The Sweet Sound of Collaboration

Feb 12, 2018 | EDR Blog

By Cody Lutz for

The view from the Canyon Community Center

As a graduate student fellow with the Environmental Dispute Resolution (EDR) Program, I’ve been working on various community-based conflicts and challenges. One such challenge has been helping the Town of Springdale, Utah (just outside the south entrance of Zion National Park) to engage stakeholders in a collaborative process to address concerns related to hotel and lodging development since January 2017. When I attended TEDx Salt Lake City in September 2017, I couldn’t help but notice the parallels of Philip Bimstein’s (former mayor of Springdale) talk to EDR’s own approach to problem solving with the community. Bimstein’s use of musical metaphors struck a chord within me, though I’m not much of a musician myself beyond a ditty or two on the harmonica.

The concepts and examples shared in the talk fall under three main pieces of advice: 1) listen to the whole band; 2) hear the music of dialogue; and 3) tune in to the sound of common ground. These principles are also considered best practices in interest-based, mutual gains negotiation. Bimstein echoes Michael Wheeler’s The Art of Negotiation that, “by emulating what jazz masters do, we all can become better negotiators,” noting that you’ve got to listen to the whole band if you want to say something. Through dialogue (in music and collaboration), themes and positions are reconsidered, reframed, and transformed. Finally, the mayor emeritus says that there are no wrong notes, you just need to listen for the note that has a place in both chords to compose the sound of common ground.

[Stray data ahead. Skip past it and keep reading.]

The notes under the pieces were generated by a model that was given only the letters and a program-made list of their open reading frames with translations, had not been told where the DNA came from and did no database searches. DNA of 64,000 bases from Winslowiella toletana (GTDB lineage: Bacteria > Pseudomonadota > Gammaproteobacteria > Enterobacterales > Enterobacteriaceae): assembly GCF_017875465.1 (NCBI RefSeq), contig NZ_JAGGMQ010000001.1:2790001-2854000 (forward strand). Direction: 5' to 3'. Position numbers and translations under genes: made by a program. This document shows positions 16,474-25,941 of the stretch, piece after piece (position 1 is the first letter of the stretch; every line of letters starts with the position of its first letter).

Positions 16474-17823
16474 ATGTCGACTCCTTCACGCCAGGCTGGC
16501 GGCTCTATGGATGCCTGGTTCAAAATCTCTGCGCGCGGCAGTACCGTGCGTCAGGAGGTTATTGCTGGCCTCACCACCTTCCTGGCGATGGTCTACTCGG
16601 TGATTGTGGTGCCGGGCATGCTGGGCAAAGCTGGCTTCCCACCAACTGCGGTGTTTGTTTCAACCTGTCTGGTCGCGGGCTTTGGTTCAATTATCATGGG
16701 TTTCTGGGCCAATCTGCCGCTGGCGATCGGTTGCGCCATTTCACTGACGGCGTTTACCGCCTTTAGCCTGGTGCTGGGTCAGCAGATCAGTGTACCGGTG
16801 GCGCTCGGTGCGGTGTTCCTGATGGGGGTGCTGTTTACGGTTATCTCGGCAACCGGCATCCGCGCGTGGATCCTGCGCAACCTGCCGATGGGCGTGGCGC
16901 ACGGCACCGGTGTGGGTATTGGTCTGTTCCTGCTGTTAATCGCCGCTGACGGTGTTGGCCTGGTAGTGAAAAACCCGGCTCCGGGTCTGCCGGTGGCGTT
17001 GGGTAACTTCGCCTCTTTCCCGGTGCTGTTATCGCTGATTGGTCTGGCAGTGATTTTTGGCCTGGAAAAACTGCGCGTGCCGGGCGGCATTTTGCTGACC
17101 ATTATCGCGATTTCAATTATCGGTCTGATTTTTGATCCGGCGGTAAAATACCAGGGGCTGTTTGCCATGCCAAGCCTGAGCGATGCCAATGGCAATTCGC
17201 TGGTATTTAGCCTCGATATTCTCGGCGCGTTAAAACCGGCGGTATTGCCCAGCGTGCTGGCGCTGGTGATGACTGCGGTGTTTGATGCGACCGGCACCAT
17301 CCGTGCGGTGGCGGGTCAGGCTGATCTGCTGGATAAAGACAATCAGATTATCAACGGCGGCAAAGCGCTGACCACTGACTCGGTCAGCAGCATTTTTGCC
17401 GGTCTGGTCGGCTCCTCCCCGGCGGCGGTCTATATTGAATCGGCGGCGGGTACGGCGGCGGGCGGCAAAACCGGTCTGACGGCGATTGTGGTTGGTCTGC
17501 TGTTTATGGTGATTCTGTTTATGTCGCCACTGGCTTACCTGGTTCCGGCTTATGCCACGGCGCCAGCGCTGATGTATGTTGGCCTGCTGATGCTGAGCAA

Here’s how we applied these principles to our work in Springdale:


Increases in visitation and hotel development have been driving concerns about the town’s character and livability. When the EDR program was brought in, our first step was to interview several residents, business owners, and other stakeholders to better understand the history and context of lodging development in Springdale, along with key sources of concern. We made a special effort to reach a diverse range of perspectives on the subject. Excluding (intentionally or unintentionally) a voice from a collaborative process is like having a short in your headphones that causes part of a song, such as the base guitar, to cut out. While you can still recognize the song, you’re not getting the whole experience. That’s what we were trying to avoid.

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We used these interviews to create a situation assessment and inform the structure and agenda of a community forum. One thing that became clear from our conversations was that there was some confusion about a recent unpopular development resulting from a decades old lawsuit, so we knew that we should clear the air right away in the forum. We also disseminated a survey after the forum for stakeholders who couldn’t make it to the “concert.”